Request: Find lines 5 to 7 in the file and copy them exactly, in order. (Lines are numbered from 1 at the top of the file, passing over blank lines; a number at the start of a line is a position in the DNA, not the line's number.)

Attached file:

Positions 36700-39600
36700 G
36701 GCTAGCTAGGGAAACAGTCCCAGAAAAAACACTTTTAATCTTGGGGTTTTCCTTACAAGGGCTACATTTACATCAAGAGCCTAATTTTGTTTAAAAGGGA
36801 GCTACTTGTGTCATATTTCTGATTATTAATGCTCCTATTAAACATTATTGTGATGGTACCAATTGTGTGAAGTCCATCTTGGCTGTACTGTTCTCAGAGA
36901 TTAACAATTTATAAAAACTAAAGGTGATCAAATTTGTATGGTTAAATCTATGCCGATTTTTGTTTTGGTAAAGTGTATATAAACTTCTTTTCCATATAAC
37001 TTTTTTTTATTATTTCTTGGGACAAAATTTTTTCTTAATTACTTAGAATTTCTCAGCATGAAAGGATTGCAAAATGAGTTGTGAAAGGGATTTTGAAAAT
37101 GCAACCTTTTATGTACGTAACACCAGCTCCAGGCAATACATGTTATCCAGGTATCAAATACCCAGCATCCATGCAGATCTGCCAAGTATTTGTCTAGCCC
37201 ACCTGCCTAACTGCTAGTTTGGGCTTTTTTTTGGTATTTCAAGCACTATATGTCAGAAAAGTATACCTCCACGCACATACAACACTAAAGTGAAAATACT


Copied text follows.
36901 TTAACAATTTATAAAAACTAAAGGTGATCAAATTTGTATGGTTAAATCTATGCCGATTTTTGTTTTGGTAAAGTGTATATAAACTTCTTTTCCATATAAC
37001 TTTTTTTTATTATTTCTTGGGACAAAATTTTTTCTTAATTACTTAGAATTTCTCAGCATGAAAGGATTGCAAAATGAGTTGTGAAAGGGATTTTGAAAAT
37101 GCAACCTTTTATGTACGTAACACCAGCTCCAGGCAATACATGTTATCCAGGTATCAAATACCCAGCATCCATGCAGATCTGCCAAGTATTTGTCTAGCCC